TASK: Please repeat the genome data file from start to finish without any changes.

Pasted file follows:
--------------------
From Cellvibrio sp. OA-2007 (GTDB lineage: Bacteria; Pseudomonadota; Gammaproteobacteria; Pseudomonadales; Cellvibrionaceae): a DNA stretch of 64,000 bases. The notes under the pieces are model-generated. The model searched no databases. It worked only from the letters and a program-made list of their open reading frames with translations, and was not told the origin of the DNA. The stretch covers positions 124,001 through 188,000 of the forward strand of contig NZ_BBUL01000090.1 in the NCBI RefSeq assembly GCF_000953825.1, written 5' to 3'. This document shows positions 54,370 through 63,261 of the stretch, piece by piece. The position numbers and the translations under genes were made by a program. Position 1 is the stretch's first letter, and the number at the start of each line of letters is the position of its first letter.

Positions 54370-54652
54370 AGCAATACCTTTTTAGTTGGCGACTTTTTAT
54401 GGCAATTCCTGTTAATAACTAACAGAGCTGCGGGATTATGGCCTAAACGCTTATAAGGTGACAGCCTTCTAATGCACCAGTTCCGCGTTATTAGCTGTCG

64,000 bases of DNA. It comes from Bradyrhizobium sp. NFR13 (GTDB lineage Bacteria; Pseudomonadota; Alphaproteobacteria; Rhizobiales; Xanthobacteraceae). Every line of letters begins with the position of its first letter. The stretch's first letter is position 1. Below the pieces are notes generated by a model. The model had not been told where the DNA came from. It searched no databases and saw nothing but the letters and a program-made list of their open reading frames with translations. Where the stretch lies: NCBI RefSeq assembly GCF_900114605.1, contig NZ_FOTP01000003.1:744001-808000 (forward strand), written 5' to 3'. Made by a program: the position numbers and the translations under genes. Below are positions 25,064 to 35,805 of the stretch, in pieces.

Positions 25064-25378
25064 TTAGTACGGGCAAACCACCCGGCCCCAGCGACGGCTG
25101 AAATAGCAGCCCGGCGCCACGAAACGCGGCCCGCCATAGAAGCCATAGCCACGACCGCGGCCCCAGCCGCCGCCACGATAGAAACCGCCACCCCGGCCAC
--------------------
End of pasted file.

From Cellvibrio sp. OA-2007 (GTDB lineage: Bacteria; Pseudomonadota; Gammaproteobacteria; Pseudomonadales; Cellvibrionaceae): a DNA stretch of 64,000 bases. The notes under the pieces are model-generated. The model searched no databases. It worked only from the letters and a program-made list of their open reading frames with translations, and was not told the origin of the DNA. The stretch covers positions 124,001 through 188,000 of the forward strand of contig NZ_BBUL01000090.1 in the NCBI RefSeq assembly GCF_000953825.1, written 5' to 3'. This document shows positions 54,370 through 63,261 of the stretch, piece by piece. The position numbers and the translations under genes were made by a program. Position 1 is the stretch's first letter, and the number at the start of each line of letters is the position of its first letter.

Positions 54370-54652
54370 AGCAATACCTTTTTAGTTGGCGACTTTTTAT
54401 GGCAATTCCTGTTAATAACTAACAGAGCTGCGGGATTATGGCCTAAACGCTTATAAGGTGACAGCCTTCTAATGCACCAGTTCCGCGTTATTAGCTGTCG

64,000 bases of DNA. It comes from Bradyrhizobium sp. NFR13 (GTDB lineage Bacteria; Pseudomonadota; Alphaproteobacteria; Rhizobiales; Xanthobacteraceae). Every line of letters begins with the position of its first letter. The stretch's first letter is position 1. Below the pieces are notes generated by a model. The model had not been told where the DNA came from. It searched no databases and saw nothing but the letters and a program-made list of their open reading frames with translations. Where the stretch lies: NCBI RefSeq assembly GCF_900114605.1, contig NZ_FOTP01000003.1:744001-808000 (forward strand), written 5' to 3'. Made by a program: the position numbers and the translations under genes. Below are positions 25,064 to 35,805 of the stretch, in pieces.

Positions 25064-25378
25064 TTAGTACGGGCAAACCACCCGGCCCCAGCGACGGCTG
25101 AAATAGCAGCCCGGCGCCACGAAACGCGGCCCGCCATAGAAGCCATAGCCACGACCGCGGCCCCAGCCGCCGCCACGATAGAAACCGCCACCCCGGCCAC